Improving Anti-Counterfeiting Efforts in Emerging Markets through Private-Public Partnerships

This past weekend, Dr. Paul Orhii, Director General of Nigeria’s National Agency for Food and Drug Administration and Control (NAFDAC), announced that the agency has confiscated counterfeit drugs and foods worth NGN 27 billion (approximately US $135 million) in the past five years. Government agencies play a crucial role in reducing the amount of counterfeit goods, but it is especially difficult for government agencies in emerging markets such as Nigeria where counterfeiting is more prevalent and the technological resources and regulatory enforcement are limited. How can partnerships further improve anti-counterfeiting efforts in emerging markets? Private-public partnerships between anti-counterfeiting solution providers and the government can have a strong impact on addressing social issues. Each party plays a valuable role in working toward the greater goal: the government has regulatory power and local knowledge, while solution providers have technologies and products to which the government otherwise may not otherwise have access. Through such partnerships, both solution providers and the government can compound their strengths to have greater success with taking action against counterfeiters and engaging other businesses and the public to support anti-counterfeiting efforts.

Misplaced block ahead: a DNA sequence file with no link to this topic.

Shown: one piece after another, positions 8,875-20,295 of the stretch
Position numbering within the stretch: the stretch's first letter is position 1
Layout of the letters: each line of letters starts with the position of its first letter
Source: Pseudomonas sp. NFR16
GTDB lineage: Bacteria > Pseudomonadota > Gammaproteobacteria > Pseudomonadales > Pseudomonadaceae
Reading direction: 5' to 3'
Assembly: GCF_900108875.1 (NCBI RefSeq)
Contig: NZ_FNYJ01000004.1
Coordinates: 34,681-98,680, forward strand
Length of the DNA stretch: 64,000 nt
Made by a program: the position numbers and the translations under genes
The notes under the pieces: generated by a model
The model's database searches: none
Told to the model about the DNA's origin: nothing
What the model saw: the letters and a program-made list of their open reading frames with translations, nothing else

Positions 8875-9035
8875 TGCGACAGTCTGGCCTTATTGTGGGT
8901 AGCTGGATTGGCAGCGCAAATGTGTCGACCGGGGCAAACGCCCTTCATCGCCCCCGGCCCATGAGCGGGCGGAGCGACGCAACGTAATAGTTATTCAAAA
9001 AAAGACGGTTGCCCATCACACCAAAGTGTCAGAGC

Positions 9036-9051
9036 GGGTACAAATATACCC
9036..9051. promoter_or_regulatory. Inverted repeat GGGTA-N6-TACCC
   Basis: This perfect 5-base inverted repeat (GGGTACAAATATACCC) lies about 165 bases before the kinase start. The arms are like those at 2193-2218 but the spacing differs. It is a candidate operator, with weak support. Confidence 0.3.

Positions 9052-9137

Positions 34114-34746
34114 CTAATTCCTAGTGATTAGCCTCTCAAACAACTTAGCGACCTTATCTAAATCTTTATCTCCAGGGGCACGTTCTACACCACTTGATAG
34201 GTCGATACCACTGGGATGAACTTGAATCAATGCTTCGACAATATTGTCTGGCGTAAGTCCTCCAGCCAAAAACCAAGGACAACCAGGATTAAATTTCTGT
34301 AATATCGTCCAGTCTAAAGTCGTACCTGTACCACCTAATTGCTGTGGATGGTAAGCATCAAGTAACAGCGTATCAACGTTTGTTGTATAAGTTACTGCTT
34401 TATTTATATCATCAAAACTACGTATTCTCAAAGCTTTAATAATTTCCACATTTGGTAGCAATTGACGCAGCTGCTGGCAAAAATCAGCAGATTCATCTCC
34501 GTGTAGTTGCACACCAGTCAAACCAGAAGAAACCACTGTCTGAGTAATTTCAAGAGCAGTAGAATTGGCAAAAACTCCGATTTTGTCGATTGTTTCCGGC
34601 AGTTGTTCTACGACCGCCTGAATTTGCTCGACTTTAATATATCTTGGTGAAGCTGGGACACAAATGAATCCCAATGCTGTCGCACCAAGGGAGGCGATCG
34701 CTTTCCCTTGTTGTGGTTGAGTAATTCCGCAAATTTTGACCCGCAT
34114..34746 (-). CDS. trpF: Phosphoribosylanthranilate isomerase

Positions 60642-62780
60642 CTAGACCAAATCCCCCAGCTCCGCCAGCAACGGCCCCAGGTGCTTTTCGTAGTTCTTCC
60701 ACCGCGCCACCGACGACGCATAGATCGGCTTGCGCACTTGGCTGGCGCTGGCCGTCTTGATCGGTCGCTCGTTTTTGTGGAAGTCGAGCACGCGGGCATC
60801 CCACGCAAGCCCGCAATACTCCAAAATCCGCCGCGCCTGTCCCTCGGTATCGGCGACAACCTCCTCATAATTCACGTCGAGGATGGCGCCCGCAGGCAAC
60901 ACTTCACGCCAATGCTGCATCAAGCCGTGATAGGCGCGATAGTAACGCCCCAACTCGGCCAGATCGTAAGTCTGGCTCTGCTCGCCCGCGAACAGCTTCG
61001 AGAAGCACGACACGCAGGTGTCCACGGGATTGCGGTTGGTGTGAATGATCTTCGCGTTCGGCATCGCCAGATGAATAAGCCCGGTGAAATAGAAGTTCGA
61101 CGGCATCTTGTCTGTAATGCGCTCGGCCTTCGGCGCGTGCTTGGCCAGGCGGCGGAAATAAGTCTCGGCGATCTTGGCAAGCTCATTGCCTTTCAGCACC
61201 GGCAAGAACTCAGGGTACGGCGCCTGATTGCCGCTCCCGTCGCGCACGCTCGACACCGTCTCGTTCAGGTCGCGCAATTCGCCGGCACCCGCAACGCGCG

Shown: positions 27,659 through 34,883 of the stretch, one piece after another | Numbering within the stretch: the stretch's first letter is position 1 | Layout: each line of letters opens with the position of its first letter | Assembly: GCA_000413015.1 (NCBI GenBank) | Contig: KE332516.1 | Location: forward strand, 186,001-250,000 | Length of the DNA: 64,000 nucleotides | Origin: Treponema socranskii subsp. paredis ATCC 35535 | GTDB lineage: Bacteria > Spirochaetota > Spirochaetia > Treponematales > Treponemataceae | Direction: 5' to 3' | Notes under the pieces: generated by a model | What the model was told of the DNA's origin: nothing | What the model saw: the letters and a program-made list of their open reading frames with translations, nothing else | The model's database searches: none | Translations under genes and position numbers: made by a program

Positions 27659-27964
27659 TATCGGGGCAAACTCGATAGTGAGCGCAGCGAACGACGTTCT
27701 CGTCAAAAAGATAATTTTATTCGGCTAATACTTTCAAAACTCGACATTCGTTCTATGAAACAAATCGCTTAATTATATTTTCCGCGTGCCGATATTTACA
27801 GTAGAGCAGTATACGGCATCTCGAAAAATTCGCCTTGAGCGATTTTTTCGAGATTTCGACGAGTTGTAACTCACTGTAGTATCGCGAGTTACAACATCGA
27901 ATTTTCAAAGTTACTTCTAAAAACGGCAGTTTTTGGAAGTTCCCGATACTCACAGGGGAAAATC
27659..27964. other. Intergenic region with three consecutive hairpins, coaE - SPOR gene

One such example is the World Customs Organization’s (WCO) IPM global network of track & trace and authentication solutions. Through this initiative, Sproxil and other solution providers can facilitate communication with their clients and customs officers in real-time in order to more easily identify and seize counterfeit goods.

Another example is Sproxil's partnership with NAFDAC, who endorsed Sproxil’s Mobile Product Authentication™ (MPA™) (generically termed Mobile Authentication Service or MAS) before it was even deployed in the country. From the success of the service, NAFDAC issued a drug safety mandate requiring all antimalarial drugs to be protected by a MAS. Sproxil was the first provider to be approved.

The WCO’s IPM Network and public-private partnerships such as that between Sproxil and NAFDAC are great examples of how business and government can join together to improve the lives of citizens. Through these concerted efforts, citizens are protected from harmful counterfeit goods and counterfeiting becomes less profitable.

How else can partnerships improve anti-counterfeiting efforts in emerging markets?